Signpost of an empire


Historic Fort St George in Chennai witnessed the wedding of Elihu Yale, after whom the Yale University is named. Photos by Megarajan Sivaprakasam

All that East India Company needed was a warehouse for their trading activities, a place where they could source an uninterrupted supply of ‘painted cloth’ for sale in Britain. Demarcated on two sides by rivers and on the east by the sea, the natural features of this ‘no man’s land’ must have appealed to Day, even though for years to come, crossing the unruly sea between ship and land would be a feat in itself.

At that potent moment on August 27, 1639, when the village of Madraspatnam was given to the Company by Damarla Venkatappa Nayak for a period of two years, along with the right to build a fort, issue coins and govern the area, Francis Day could not have foreseen the far reaching consequences this simple act would have. A fort was duly begun in February 1940, and a rudimentary fort house, all of 100 yards square, completed by April 23, which happened to be St George’s Day.

The outer ramparts of the fort enclosed the WhiteTown of about 70 houses, away from the Black Town where some 300 families of weavers and craftsmen lived. This, then, was the extent of Madras and the only structure on the skyline. Slowly, the number of British and Portuguese living in the fort grew, as did the inhabitants of the area just outside the outer fort which took 13 years to complete. The walls were not particularly high and the moat not impregnable, as the British were to learn when the French, under Dupleix, took control of the fort in 1746 and caused widespread damage.

In time, more villages were added to the first one, but they lay outside the boundaries of the fort, and as the city of Madras grew to its present size, so did the number of villages included within its greater area, while the fort itself did not grow substantially past its outer perimeter of about 100 acres.

The oldest Anglican Church in India, St Mary’s, is also the oldest surviving building in the fort. Completed in 1680, it shelters the first British inscription in India, on the tombstone of Elizabeth Baker who died in 1652.

The first wedding recorded was that of Elihu Yale, after whom Yale University is named. But it is another wedding that assumes significance in the light of later events — that of Robert Clive to Margaret Maskelyne in 1753.

Robert Clive came to Madras as a ‘writer’ or clerk in the East India Company, and was disheartened enough during his stay at Fort St George to attempt suicide. Deputed to fight against Dupleix, Clive succeeded in defending Arcot and was promoted. In 1757, 32-year-old Clive was sent to Bengal, where he won not only the Battle of Plassey but everlasting fame. He discovered within himself the makings of a strategist and returned to Bengal in 1765 from Britain as the governor and commander-in-chief.

This time he secured the territory of “Bengal, Bihar and Orissa” from the Mughal Emperor Shah Alam II. Amassing riches as the spoils of war, Clive returned to England for good in 1775, having planted the flag of the British Empire in India. Thus, the story of India’s subjugation to the British began in Fort St George in Madras. The house where Clive lived with his wife can still be seen here.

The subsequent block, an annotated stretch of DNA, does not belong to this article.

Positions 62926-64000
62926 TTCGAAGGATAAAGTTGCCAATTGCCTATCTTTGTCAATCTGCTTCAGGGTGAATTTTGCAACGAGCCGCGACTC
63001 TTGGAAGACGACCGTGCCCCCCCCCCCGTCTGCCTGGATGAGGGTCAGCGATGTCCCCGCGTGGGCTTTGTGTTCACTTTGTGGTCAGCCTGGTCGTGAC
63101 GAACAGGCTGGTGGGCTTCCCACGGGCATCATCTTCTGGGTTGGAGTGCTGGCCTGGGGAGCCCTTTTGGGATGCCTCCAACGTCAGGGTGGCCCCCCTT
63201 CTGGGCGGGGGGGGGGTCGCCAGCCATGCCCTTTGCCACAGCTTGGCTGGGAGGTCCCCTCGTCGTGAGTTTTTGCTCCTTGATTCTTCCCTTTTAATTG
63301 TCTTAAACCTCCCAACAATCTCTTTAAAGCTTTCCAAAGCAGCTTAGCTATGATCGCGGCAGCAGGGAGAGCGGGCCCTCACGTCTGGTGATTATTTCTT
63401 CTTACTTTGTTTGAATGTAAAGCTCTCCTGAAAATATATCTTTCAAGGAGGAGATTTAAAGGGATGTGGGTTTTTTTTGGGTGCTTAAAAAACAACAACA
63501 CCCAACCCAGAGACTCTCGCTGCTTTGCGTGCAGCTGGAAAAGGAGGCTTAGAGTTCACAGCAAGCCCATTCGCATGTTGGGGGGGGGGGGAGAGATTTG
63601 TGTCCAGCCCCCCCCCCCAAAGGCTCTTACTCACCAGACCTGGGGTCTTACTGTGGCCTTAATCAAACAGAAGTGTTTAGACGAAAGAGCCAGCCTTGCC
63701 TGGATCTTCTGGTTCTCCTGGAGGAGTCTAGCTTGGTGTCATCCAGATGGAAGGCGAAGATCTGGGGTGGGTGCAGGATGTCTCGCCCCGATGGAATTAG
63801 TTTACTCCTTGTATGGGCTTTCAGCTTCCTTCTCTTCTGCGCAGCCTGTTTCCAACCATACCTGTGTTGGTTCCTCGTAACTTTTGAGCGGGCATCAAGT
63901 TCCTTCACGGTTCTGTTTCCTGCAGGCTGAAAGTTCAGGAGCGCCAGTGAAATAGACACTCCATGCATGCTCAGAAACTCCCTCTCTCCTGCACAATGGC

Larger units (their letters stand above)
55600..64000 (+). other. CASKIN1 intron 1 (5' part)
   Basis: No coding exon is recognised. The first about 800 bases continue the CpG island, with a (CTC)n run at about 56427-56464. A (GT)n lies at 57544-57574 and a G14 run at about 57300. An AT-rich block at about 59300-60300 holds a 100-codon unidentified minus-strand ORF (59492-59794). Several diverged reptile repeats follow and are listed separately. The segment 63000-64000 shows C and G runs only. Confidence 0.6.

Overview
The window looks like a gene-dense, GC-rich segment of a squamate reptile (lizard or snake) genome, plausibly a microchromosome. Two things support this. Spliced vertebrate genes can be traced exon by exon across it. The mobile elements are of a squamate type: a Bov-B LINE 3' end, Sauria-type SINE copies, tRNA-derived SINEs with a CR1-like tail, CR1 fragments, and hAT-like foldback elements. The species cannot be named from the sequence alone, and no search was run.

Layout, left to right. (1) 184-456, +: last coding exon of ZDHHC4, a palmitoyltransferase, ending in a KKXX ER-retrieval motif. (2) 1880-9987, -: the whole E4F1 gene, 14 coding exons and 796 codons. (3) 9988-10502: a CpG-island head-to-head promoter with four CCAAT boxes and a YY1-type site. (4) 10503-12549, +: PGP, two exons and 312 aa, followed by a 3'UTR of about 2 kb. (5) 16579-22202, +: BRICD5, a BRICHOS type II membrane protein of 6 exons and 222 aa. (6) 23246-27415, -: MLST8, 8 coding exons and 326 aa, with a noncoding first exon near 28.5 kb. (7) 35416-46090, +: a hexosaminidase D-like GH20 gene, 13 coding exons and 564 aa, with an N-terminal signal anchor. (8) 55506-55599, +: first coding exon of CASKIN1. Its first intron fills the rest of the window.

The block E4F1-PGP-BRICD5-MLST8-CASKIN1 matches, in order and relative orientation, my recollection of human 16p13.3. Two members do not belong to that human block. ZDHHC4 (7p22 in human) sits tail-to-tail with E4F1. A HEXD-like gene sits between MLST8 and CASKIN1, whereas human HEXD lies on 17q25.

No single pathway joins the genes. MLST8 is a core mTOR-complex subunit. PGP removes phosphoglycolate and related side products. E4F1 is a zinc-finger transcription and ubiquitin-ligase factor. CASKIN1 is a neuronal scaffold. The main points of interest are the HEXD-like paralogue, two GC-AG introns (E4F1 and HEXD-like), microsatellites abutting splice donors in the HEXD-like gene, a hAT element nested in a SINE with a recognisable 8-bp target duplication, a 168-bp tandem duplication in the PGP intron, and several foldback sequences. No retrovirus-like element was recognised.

Since Madras was the Company’s base, there are many links between Fort St George and the Company’s expansion into Calcutta. Job Charnock, who established the British presence in Calcutta by 1690, had his three daughters baptised in St Mary’s. The baptismal font, used ever since its inception, is made of a kind of black granite called Charnockite after him.

The romance between Warren Hastings and his already-married love, Maria Chapusettin, also thrived in the breezy environs of the fort. Hastings and Maria and her husband Baron von Imhoff moved on to Calcutta, now independent of Madras and its governor. Hastings waited patiently for Maria’s divorce before marrying her and she became the ‘governess’ of the governor-general in Bengal. Interestingly, both Clive and Hastings faced charges of corruption on their return back to England.

Recently, in 2006, Robert Clive’s pet, Aldabra Giant Tortoise, named Advaita, died in the Calcutta zoo, aged about 255 years.

The officer’s mess at Fort St George, where the governor down to the lowest clerk once dined together, has been turned into the fort museum. This building was also used as an exchange. The register of baptisms, marriages and burials on display at the fort museum, noting Robert Clive’s wedding in copperplate handwriting, instantly evokes that bygone period.

Paintings, uniforms, coins, crockery, prints, maps and a fine collection of arms are on display. But, perhaps, the most curious thing to be seen here is the ‘travelling’ statue of Cornwallis. Carved on its base is the poignant scene of Tipu Sultan handing over his two sons as hostage. Shipped from Britain, the statue and its cenotaph were located at many places in Madras before being separated. Cornwallis was finally installed inside the fort’s museum while his cenotaph lies closeby, outdoors.

Since 1640, many buildings have been built, demolished and replaced inside the core 42 acres of the fort, and the main fort house itself amalgamated into the secretariat building. Today, Fort St George is studded with well-maintained heritage buildings, others gone to seed such as the later Duke of Wellington, Arthur Wellesley’s house, and the forbidding PWD concrete blocks that house government offices. Army personnel, government staff, MPs and MLAs as well as tourists crowd the place.
The tallest flag mast in the country triumphantly bears the Indian flag, a happy ending that took 300-odd years to achieve.

DH Newsletter Privacy Policy Get top news in your inbox daily
Comments (+)